IRAN, LIKE the United States, is fighting a so-far failing war against the novel coronavirus, which according to expert studies could kill millions in both countries if it is not contained. Yet neither the Trump administration nor the regime of Ayatollah Ali Khamenei has let this unprecedented emergency distract them from their war against each other. Iranian-backed militias in Iraq have repeatedly launched rockets against U.S. targets this month, even as tens of thousands of covid-19 cases swamped medical facilities inside Iran.

The United States has responded by bombing the militias’ weapons storage sites and by continuing to escalate sanctions on the stricken Iranian economy; last week, several companies involved in marketing Iranian petrochemicals were targeted. This week, Mr. Khamenei and Secretary of State Mike Pompeo devoted themselves to overheated verbal broadsides: The Iranian ruler blamed U.S. sanctions for impeding the fight against the epidemic, which he hinted had been created by the United States, while Mr. Pompeo claimed Tehran was lying about the extent of infections and stealing money intended for medical supplies.

There is a certain crude logic to the attacks in Iraq: Iranian hard-liners have plausible hopes of forcing a U.S. withdrawal from the country and handing the regime a strategic victory to balance the losses inflicted by U.S. sanctions. But the strategy behind U.S. policy is harder to discern. At a time of an extraordinary humanitarian crisis, the Trump administration is stepping up “maximum pressure” measures that increase hardship for a nation of 80 million. To what end?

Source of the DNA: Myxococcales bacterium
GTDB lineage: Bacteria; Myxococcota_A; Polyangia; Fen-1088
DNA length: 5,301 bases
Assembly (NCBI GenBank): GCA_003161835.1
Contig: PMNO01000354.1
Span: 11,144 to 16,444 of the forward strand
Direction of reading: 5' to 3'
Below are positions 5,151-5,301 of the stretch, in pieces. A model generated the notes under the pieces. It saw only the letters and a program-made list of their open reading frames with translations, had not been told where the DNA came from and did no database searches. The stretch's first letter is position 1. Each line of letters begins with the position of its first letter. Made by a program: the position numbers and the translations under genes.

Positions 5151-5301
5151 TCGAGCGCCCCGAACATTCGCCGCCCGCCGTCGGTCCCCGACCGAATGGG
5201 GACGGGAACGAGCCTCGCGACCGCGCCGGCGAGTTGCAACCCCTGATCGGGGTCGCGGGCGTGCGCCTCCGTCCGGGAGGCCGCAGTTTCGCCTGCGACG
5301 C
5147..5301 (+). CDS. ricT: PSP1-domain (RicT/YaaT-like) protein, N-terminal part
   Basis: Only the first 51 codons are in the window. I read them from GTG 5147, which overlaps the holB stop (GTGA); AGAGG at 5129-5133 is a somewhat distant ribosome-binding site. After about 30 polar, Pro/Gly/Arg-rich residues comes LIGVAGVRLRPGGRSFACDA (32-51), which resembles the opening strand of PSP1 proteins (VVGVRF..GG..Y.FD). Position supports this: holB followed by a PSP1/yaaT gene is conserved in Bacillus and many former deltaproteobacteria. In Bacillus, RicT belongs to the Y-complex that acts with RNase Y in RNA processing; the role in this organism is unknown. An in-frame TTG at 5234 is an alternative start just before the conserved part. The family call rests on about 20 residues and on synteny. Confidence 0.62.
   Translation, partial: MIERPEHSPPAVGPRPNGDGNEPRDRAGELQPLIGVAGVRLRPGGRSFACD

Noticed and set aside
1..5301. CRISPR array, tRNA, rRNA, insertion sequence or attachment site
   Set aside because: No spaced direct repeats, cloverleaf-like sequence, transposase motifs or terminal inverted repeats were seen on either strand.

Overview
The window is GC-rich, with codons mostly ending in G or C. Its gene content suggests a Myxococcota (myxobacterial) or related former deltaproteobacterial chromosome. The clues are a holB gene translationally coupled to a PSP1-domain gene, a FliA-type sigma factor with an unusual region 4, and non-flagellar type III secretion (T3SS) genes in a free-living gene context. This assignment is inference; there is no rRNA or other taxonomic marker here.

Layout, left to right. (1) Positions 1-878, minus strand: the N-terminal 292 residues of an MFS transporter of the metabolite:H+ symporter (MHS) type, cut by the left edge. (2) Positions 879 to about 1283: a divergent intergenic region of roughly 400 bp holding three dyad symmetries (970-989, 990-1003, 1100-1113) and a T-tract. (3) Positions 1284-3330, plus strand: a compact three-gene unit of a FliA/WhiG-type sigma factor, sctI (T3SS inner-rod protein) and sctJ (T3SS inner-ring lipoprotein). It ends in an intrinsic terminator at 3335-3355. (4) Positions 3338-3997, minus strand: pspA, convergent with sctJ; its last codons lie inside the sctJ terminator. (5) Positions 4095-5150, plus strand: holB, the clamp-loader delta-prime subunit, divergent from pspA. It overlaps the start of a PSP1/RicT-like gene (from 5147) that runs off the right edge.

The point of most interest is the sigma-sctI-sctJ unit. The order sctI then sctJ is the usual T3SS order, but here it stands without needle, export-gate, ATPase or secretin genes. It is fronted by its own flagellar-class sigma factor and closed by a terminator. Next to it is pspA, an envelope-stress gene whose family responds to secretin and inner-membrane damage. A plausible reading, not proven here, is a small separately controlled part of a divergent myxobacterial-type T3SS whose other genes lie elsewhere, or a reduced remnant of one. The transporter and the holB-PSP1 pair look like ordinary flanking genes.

Neither the collapse nor the capitulation of the regime seems a likely result. Instead, the United States is being blamed by ordinary Iranians as well as other nations for making it more difficult for authorities to combat the epidemic. That includes allies: Britain is among those that have asked for an easing of sanctions.

Mr. Pompeo asserts that the United States has offered medical assistance to Iran — which the regime rejected — and that sanctions do not target imports of food or medicine. But U.S. measures to curtail Iranian financing, insurance and shipping surely have an effect. Writing in the New York Times, Narges Bajoghli of Johns Hopkins University and Mahsa Rouhi of the International Institute for Strategic Studies reported that several companies that supply medical equipment used to combat the coronavirus had stopped shipping to Iran.

President Trump has, at least, resisted pressure from Mr. Pompeo and other hard-liners to further escalate military action in Iraq. But instead of escalating sanctions, he ought to be offering Iran the chance to ease tensions through mutual humanitarian actions. The regime has already paroled one of the U.S. citizens it had been holding in its prisons. While seeking the release of the others, the administration should support Iran’s request to the International Monetary Fund for emergency aid.

The confrontation Mr. Trump initiated with Iran has manifestly failed to achieve its aims. The coronavirus epidemic offers him the opportunity to correct course while helping to contain one dangerous focal point of the pandemic.

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